Can Behavioral Economics Come of Age?
The 2017 Nobel Prize winner Richard Thaler is not the first behavioral scholar to receive the most important award in economic research. Herbert Simon, Daniel Kahneman and Robert Shiller were given the prize before him. Out of these four, however, only the two most recent winners –Shiller and Thaler- can be labelled as pure economists, while Simon and Kahneman are both considered mainly psychologists. Does this shift in focus mean something? Does it mean that behavioral economics, initially regarded as the "intrusion" of psychology in the sacred realm of economics, is eventually going mainstream?
Let's hold our horses. As of today, if you use the UCAS engine to search across UK universities for undergraduate courses in "economics" you get 1,528 results. If you add the adjective "behavioral" to the search, results shrink down to 50. And the number of research papers on behavioral economics as a percentage of total papers on economics is still tiny (below 5 %). So, notwithstanding Thaler's achievement, it seems that behavioral economics has still a long way to go before being considered a serious challenge for the establishment.
But is the very idea of behavioral economics becoming one day the new standard plausible? And if so, how long could that take?
The answer to both questions is: it depends.
First of all, it depends on which behavioral economics we are talking about, as there are two distinct schools of thought. The first one (which could be called "pure behavioral economics", PBE for short) originates in the 1950s from the work of Herbert Simon and explicitly rejects conventional economic theories and modelling techniques. In a 1955 paper on decision-making, Simon describes the computations implied by the conventional optimization process only to conclude that ‘My first empirical proposition is that there is a complete lack of evidence that, in actual human choice situations of any complexity, these computations can be, or are in fact, performed". That’s why Simon developed the concept of bounded rationality, by which decisions are often based on the use of "satisficing" (i.e. satisfactory+sufficing) mental shortcuts such as heuristics. These days PBE has its most influential advocate in Gerd Gigerenzer, who holds that heuristics are “ecologically rational", i.e. optimal if in evaluating the decision-making process environmental factors (e.g. time pressure, scarce information) are taken into due account.
The second school of thought (hybrid behavioral economics, HBE) stems from the major breakthrough implied by the prospect theory developed by Daniel Kahneman and Amos Tversky and includes economists such as Richard Thaler. HBE keeps focusing on the cognitive biases that distort human decision making processes and result in irrational choices. Basically,
HBE aims at making conventional economics more realistic by qualifying its main assumptions: unbounded rationality, unbounded willpower, and unbounded selfishness. But the standard definition of rationality (by which if I prefer A to B and B to C, then I must prefer A to C) remains unchallenged.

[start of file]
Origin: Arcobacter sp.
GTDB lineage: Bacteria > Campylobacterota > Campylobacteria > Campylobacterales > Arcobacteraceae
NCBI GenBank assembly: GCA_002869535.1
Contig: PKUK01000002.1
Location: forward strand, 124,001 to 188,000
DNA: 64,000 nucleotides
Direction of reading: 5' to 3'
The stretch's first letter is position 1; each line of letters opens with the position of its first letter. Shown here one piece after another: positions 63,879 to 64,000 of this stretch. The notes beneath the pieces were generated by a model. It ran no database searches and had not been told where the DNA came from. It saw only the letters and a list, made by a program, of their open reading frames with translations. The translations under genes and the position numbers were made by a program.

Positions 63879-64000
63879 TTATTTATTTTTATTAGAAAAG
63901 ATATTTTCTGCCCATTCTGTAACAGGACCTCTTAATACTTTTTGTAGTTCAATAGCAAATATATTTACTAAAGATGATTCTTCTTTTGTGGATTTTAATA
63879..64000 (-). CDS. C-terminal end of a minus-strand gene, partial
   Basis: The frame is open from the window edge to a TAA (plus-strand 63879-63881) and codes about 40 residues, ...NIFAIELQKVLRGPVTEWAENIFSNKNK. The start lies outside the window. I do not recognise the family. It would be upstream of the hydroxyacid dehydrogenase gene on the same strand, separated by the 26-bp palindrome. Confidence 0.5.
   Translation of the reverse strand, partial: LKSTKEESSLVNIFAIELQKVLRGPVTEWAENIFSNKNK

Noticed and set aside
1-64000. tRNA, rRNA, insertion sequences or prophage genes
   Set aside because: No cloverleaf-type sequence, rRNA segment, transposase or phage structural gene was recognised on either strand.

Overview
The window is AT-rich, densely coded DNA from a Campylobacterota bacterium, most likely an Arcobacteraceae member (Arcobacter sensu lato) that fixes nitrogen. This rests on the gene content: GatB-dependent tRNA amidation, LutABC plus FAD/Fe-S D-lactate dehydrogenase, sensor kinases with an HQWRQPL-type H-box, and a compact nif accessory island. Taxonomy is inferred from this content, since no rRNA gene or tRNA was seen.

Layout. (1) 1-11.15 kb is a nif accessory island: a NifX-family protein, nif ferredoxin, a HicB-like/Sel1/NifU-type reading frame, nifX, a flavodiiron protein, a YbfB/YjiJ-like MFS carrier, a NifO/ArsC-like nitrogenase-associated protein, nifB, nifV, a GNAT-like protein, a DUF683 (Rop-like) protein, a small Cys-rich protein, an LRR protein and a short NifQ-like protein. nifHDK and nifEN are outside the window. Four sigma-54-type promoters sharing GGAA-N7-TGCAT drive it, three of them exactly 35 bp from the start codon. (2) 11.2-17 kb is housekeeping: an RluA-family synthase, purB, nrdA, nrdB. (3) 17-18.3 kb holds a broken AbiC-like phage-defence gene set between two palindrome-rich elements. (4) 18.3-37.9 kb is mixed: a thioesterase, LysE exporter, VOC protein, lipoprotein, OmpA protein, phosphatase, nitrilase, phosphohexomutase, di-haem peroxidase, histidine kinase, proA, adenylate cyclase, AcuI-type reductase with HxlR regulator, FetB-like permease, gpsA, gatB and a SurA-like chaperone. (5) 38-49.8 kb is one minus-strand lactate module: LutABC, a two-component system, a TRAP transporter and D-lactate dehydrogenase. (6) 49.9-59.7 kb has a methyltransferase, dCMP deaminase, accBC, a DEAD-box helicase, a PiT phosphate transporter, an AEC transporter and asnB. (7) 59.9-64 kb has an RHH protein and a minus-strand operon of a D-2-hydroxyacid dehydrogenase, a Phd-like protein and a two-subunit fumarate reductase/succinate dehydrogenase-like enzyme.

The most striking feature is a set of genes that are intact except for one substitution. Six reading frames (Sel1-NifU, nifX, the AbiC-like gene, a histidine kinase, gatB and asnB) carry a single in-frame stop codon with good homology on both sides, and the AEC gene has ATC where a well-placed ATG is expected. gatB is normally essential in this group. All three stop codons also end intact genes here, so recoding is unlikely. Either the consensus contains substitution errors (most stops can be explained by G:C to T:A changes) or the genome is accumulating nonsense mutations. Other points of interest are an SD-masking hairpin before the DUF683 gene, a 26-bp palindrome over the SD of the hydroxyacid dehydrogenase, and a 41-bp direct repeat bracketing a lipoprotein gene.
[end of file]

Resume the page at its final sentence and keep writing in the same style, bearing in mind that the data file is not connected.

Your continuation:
In a way, HBE could thus be considered a subordinated discipline, focused on identifying the circumstances and the reasons why people deviate from rationality and do not act in their best interest. Given its "moderate" stance, it is hardly surprising that HBE is at the moment enjoying more success (Nobel prizes, university courses, bestselling books, etc.) than PBE, and is placed in pole position to further raise its status.
But even the "moderate" HBE is not there yet, and for a plurality of reasons.
To start with, in the last few years HBE has been growing ‘horizontally’ (each day a new bias, always studied in isolation) and the main result of this process is a discipline plagued with confusing definitions, unanswered questions and conceptual gaps. Paradoxically, behavioral economics suffers from an "information overload", with little or no guidance on what should be a reference unifying model.
And this is a very serious problem. We know that conventional economics failed in both explaining and forecasting real world events (the main example here is the global financial crisis). In order to become the “normal” economics, behavioral economics theories should outperform conventional economics and fulfil all the three preconditions (accuracy of predictions, generality, and tractability) identified by Stigler (1965).
At the moment, HBE (or PBE, for that matter) is, however, still far from fulfilling any of such preconditions. How to get on the right track?
First of all, the discipline should go on a conceptual diet. We hardly need the daily discovery of yet another behavioral bias (not to mention the fact that, being part and parcel of human nature –think of loss aversion-, many of the alleged biases should be rather considered features of our evolutionary design).
What we really need at this stage is the opposite: parsimony, i.e a tractable “reduced form”. We should be able to collapse the hundreds of different behavioral factors identified so far to a limited number of linear combinations of primitive factors. In turn, this operation is a necessary – although not sufficient - condition to build general unifying models that are capable of passing what is the ultimate litmus test for any full-fledged economic theory: the capacity of forecasting with sufficient accuracy real world events. This is what it takes if hybrid behavioral economics is to become something more than a set of exceptions to the rule.
Stigler, G. (1965), “The Development of Utility Theory”. In G. Stigler, Essays in the History of Economics, Chicago: Chicago University Press
Fabrizio Ghisellini, co-author of Behavioral Economics: Moving Forward, is a member of the Advisory Board of the Center for Monetary and Financial Studies of LUISS University, Rome, Italy.